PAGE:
An Inspector Calls…
12 March. 2020 • Category: Family | Running | Addiction | Mental Health | Recovery | Mindfulness | Anxiety | Authenticity | Sobriety
Barn and me.
My 14 year old son Barn is sitting his English GCSE’s this year. He’s the third of my four to sit these exams so I know roughly what to expect, but that doesn’t make it any easier for him. Just before Christmas he came home to tell me there was a trip to the Theatre Royal in Plymouth to see one of the main plays in his syllabus, ‘An Inspector Calls’. He was interested in going, but by the time I’d logged onto the school’s online payment system not long after, all the available places had gone. He was disappointed, and me being me, I felt like I’d let him down by not getting him a place, even though there was little else I could do. I thought about it and suggested booking it separately and just the two of us going, I wasn’t sure if he would want to go with me or not, but he was happy to, as long as we went on a different day to the rest of the school.
I’d forgotten I hadn’t taken him to the theatre before. It’s something I used to love, and I often used to go with some of my friends, before, when an evening out involved wine. I took my daughter a few years back to see Hairspray which was fun, but even then I was a little preoccupied with wanting to get home afterwards for a glass of wine. I didn’t drink when I was ‘on duty’ as a mum, and not at all when I was driving, but that didn’t stop me wanting to. I always noticed what other people were drinking and felt envious of those who had something I didn’t.
Since I stopped drinking I have got out of the habit of going out. Everything has been a little harder than it was before. I felt for a long time, rightly or wrongly, that I’d be judged, and to be honest staying in felt safer and easier. When you’re in the habit of going home straight after work and staying in all evening, it takes quite a lot to change your habits. It’s scary, and pushes you out of your comfort zone, which is hard when you’re already feeling on edge. I’ve had to relearn a lot of routines and behaviours. I’ve had to acknowledge and sit with feelings I didn’t even know I had. It’s not all bad though. It’s just new.
Although I was looking forward to going out with Barn, I still had that familiar pull reminding me that it would easier to stay at home. I worried that I would be tired in the morning for work, I worried that I would be tired to make the drive home. But, as I try to do at the moment, I pushed myself. We went and it was great. As I said, Barn had never been before and it was lovely to enjoy the experience with him. He was surprised at how big the theatre was, and hadn’t see a live performance like that before so it was all quite new. I did let him down a bit though, only in that I’d promised him ice cream in the interval, and there wasn’t one. I’ll have to make it up to him next time!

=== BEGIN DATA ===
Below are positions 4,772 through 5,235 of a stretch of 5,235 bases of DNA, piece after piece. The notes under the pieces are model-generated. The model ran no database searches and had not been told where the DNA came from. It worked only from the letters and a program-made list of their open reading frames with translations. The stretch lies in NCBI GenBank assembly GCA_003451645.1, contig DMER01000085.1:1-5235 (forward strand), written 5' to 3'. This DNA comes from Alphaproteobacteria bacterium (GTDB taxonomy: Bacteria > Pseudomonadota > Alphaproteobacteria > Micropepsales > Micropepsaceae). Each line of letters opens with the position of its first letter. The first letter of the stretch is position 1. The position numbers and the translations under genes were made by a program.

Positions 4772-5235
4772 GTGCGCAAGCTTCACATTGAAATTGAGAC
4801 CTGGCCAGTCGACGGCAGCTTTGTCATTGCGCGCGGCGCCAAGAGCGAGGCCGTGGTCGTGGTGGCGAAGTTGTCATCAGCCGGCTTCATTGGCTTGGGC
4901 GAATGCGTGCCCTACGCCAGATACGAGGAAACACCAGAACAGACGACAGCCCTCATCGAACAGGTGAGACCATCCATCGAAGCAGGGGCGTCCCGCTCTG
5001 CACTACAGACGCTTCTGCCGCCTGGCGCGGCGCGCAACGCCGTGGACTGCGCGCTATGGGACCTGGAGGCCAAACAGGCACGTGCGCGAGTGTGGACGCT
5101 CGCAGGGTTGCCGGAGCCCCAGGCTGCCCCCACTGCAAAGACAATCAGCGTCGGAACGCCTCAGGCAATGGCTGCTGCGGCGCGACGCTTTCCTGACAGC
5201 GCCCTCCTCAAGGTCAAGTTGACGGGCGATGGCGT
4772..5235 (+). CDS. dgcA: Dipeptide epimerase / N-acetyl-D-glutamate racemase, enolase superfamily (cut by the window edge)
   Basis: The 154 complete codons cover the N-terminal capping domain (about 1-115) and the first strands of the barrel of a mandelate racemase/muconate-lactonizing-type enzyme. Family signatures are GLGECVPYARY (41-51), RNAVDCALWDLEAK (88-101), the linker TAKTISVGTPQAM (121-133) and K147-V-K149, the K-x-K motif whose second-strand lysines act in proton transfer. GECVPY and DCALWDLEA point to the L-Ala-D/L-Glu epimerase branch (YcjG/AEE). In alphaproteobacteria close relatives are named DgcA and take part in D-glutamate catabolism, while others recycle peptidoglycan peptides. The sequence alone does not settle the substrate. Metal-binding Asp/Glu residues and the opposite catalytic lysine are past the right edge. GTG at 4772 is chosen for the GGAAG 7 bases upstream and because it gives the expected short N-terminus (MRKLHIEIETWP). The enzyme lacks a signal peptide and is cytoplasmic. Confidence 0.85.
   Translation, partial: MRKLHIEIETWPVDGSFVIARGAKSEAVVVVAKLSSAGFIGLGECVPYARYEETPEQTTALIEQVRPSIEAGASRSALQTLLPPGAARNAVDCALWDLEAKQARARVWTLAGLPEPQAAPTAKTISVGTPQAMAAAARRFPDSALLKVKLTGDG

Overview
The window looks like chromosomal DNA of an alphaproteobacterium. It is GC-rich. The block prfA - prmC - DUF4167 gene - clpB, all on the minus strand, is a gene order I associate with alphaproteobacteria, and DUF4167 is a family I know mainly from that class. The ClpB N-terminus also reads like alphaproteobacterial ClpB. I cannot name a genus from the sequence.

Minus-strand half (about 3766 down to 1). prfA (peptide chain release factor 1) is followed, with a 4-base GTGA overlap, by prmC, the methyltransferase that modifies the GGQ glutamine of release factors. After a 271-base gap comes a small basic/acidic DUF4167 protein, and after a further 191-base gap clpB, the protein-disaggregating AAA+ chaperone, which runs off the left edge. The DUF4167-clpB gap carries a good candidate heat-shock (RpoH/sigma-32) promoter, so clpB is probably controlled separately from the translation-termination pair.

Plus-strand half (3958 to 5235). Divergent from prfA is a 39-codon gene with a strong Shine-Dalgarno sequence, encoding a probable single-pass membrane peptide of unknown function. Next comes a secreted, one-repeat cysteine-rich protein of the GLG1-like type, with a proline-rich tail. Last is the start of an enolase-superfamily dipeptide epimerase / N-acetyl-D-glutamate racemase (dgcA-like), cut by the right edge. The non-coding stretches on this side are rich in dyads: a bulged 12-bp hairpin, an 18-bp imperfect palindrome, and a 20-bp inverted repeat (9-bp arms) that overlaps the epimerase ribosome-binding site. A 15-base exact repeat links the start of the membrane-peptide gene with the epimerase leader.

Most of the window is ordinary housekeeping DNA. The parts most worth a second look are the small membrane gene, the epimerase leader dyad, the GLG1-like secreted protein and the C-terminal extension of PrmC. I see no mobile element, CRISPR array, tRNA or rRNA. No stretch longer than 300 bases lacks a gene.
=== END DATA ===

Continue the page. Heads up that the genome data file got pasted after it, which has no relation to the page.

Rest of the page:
I’ve read a couple of books by a writer called Jen Sincero. In one she said, “When you change who you’re being, you’re basically killing off your old identity, which completely freaks your subconscious out.” It’s true. It takes time to change, and you’re fighting against all your ingrained and learned habits that have been with you for years. Before, I always used to feel rushed to get home. I knew that waiting for me there was my familiar glass of wine. My reward at the end of the day. Things do change and although it has taken a lot of time, finally some things seem to be getting a little easier.
I often, although not as often as I used to, get a fleeting panic when it’s getting late at work or similar. I feel like I should be rushing home, but when I stop and think, I realise I have no reason for it. I used to worry about early mornings or late afternoon appointments because they might have affected my plans. Now, they don’t. I can pretty much do what I want to do and there’s no hangover or residual alcohol left hanging around upsetting things. It’s a good place to be. So if you are going through something similar, hang in there. There will be ups and downs, but it does get easier.
Thanks for reading!